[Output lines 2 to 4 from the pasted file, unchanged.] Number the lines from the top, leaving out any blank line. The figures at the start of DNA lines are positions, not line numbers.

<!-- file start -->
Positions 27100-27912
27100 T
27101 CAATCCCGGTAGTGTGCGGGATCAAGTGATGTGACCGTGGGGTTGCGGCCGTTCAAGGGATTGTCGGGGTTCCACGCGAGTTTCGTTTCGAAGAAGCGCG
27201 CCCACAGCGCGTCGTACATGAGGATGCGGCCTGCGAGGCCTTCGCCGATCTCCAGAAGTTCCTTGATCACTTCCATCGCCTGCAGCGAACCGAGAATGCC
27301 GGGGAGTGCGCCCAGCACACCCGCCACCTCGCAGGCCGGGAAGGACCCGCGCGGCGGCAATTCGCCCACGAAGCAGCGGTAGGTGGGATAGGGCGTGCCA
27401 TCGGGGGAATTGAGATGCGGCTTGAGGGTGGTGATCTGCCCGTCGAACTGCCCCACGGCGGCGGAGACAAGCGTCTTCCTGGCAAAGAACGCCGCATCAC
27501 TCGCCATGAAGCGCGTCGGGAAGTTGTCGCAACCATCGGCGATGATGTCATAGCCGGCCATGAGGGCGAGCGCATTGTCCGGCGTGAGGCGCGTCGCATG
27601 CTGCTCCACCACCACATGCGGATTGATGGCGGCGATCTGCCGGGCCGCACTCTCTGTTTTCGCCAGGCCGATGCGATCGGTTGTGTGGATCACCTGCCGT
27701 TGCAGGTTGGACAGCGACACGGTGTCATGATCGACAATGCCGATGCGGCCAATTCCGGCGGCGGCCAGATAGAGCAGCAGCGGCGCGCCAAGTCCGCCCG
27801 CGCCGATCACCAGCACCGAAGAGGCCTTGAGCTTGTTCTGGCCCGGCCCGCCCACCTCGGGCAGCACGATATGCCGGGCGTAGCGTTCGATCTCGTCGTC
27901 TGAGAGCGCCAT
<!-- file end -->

27100 T
27101 CAATCCCGGTAGTGTGCGGGATCAAGTGATGTGACCGTGGGGTTGCGGCCGTTCAAGGGATTGTCGGGGTTCCACGCGAGTTTCGTTTCGAAGAAGCGCG
27201 CCCACAGCGCGTCGTACATGAGGATGCGGCCTGCGAGGCCTTCGCCGATCTCCAGAAGTTCCTTGATCACTTCCATCGCCTGCAGCGAACCGAGAATGCC